Ultimately I try to think of him the way I think of pals who’ve gone alt-right. They’re not my friends for as long as they believe that nonsense, but I still like the person underneath it, and if they ever unfuck their minds I’d be happy to call them friends again. Unfortunately Kipling died before he ever had the chance to unfuck his mind; I wish he’d got to learn something from WW1 and his son’s death and the subsequent diminishment of Britain and our place in the world – I think we’d be discussing a very different Kipling today if he had, and I think our culture would be richer for it. I’d certainly feel happier declaring myself a fan.

J: Your website certainly suggests you might dig the Steampunk vibe. When did you become aware of neo-Victorian fashion?

B: I think I’m mostly into the aesthetic and zeitgeist of that age more than the fashion (though I do love a well crafted suit!). What I really adore is that collision of craft and science and art and adventure that seemed so prevalent in the 1800s. I went to see an exhibit at the British Museum last year on Victorian marine chronometers – they were ultimately navigational tools, designed for commerce, no reason for them to be beautiful at all. But they were beautiful, made with love by craftsmen, from design to execution, all polished brass and elegance. And I love that idea of science and technology and aesthetics marrying up, and I think that early Victorian period was the last time that really occurred in any mass cultural way.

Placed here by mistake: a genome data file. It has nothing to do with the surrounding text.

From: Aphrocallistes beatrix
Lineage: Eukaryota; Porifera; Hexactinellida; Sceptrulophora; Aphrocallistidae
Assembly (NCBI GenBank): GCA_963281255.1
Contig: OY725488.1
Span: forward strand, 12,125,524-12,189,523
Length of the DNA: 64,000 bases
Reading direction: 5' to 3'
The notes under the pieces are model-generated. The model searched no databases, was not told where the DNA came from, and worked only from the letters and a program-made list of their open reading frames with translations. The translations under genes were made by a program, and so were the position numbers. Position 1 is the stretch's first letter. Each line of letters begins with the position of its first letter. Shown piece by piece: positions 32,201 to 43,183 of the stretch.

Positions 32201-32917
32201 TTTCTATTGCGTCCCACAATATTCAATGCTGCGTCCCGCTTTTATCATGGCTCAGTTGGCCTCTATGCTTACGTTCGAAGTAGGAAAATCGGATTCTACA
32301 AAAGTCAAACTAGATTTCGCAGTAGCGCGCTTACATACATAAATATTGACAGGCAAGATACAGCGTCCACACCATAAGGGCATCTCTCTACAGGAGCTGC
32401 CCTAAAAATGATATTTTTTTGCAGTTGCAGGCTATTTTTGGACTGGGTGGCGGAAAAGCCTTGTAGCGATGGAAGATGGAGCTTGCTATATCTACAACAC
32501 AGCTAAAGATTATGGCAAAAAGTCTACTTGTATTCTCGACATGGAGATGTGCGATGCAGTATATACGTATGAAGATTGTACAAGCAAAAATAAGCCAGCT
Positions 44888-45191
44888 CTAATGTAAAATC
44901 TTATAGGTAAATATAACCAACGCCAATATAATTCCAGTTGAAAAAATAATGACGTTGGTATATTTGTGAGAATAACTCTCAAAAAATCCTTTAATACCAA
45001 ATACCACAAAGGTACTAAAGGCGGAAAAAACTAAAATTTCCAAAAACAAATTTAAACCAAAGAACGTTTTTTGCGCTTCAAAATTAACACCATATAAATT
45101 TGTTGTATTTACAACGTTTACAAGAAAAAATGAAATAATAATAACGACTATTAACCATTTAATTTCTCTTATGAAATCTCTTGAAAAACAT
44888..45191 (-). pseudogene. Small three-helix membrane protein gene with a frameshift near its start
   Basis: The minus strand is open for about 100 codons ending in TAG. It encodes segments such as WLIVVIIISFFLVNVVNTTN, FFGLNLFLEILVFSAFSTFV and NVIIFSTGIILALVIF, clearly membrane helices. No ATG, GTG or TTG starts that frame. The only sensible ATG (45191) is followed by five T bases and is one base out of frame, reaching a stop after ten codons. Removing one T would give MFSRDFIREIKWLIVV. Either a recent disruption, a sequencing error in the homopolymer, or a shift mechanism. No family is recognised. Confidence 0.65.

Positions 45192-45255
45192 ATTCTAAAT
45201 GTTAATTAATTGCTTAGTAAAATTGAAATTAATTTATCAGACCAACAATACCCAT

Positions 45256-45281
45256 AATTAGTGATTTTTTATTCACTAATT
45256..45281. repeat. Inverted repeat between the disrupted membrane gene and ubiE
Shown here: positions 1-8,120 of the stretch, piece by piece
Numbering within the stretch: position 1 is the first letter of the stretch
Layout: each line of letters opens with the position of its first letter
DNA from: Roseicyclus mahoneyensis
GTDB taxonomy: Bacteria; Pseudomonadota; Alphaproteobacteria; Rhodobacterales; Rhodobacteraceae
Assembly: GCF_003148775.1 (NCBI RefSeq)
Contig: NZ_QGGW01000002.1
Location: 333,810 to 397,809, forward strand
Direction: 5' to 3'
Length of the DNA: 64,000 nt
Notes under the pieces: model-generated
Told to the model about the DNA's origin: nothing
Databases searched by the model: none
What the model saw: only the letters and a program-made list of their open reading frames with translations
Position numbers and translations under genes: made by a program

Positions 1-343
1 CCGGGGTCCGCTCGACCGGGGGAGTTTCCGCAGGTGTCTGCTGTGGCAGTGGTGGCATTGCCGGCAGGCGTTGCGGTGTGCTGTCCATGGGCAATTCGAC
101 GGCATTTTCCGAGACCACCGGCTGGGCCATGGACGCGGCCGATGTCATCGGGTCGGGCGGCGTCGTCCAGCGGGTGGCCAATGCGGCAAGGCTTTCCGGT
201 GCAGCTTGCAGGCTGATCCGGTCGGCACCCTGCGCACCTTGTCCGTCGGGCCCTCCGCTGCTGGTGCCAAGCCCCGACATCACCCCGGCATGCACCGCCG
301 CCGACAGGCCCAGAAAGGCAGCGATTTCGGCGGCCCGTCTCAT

J:  We hear from the outside that the collapse of the music industry has made it virtually impossible to make your living as a recording artist. Have things been that dire from your perspective?